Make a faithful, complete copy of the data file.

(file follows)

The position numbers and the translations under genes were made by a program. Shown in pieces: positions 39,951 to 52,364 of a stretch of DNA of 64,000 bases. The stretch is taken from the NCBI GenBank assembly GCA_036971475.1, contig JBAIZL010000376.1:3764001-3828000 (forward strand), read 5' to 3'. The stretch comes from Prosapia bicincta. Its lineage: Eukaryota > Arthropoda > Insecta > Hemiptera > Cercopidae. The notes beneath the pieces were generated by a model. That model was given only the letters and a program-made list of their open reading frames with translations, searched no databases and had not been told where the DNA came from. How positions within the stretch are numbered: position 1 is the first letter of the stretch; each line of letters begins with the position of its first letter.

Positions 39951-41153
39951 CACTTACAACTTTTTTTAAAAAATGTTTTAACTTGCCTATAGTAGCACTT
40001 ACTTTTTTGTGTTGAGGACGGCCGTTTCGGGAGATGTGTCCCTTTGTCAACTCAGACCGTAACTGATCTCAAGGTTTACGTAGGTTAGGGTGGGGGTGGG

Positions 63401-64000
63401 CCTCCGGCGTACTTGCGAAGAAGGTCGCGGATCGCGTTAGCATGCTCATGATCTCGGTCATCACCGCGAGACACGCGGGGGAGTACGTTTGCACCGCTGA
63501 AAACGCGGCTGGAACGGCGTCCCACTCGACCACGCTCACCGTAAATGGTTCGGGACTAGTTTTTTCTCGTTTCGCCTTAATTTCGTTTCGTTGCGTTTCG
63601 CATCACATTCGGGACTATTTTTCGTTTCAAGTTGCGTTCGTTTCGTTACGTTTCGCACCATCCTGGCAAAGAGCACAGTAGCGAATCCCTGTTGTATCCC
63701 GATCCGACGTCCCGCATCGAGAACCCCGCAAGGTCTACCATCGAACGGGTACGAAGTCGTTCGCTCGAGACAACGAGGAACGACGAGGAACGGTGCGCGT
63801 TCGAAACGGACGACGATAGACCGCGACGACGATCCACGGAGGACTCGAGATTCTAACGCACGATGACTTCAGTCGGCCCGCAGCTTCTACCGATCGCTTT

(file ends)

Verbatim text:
The position numbers and the translations under genes were made by a program. Shown in pieces: positions 39,951 to 52,364 of a stretch of DNA of 64,000 bases. The stretch is taken from the NCBI GenBank assembly GCA_036971475.1, contig JBAIZL010000376.1:3764001-3828000 (forward strand), read 5' to 3'. The stretch comes from Prosapia bicincta. Its lineage: Eukaryota > Arthropoda > Insecta > Hemiptera > Cercopidae. The notes beneath the pieces were generated by a model. That model was given only the letters and a program-made list of their open reading frames with translations, searched no databases and had not been told where the DNA came from. How positions within the stretch are numbered: position 1 is the first letter of the stretch; each line of letters begins with the position of its first letter.

Positions 39951-41153
39951 CACTTACAACTTTTTTTAAAAAATGTTTTAACTTGCCTATAGTAGCACTT
40001 ACTTTTTTGTGTTGAGGACGGCCGTTTCGGGAGATGTGTCCCTTTGTCAACTCAGACCGTAACTGATCTCAAGGTTTACGTAGGTTAGGGTGGGGGTGGG

Positions 63401-64000
63401 CCTCCGGCGTACTTGCGAAGAAGGTCGCGGATCGCGTTAGCATGCTCATGATCTCGGTCATCACCGCGAGACACGCGGGGGAGTACGTTTGCACCGCTGA
63501 AAACGCGGCTGGAACGGCGTCCCACTCGACCACGCTCACCGTAAATGGTTCGGGACTAGTTTTTTCTCGTTTCGCCTTAATTTCGTTTCGTTGCGTTTCG
63601 CATCACATTCGGGACTATTTTTCGTTTCAAGTTGCGTTCGTTTCGTTACGTTTCGCACCATCCTGGCAAAGAGCACAGTAGCGAATCCCTGTTGTATCCC
63701 GATCCGACGTCCCGCATCGAGAACCCCGCAAGGTCTACCATCGAACGGGTACGAAGTCGTTCGCTCGAGACAACGAGGAACGACGAGGAACGGTGCGCGT
63801 TCGAAACGGACGACGATAGACCGCGACGACGATCCACGGAGGACTCGAGATTCTAACGCACGATGACTTCAGTCGGCCCGCAGCTTCTACCGATCGCTTT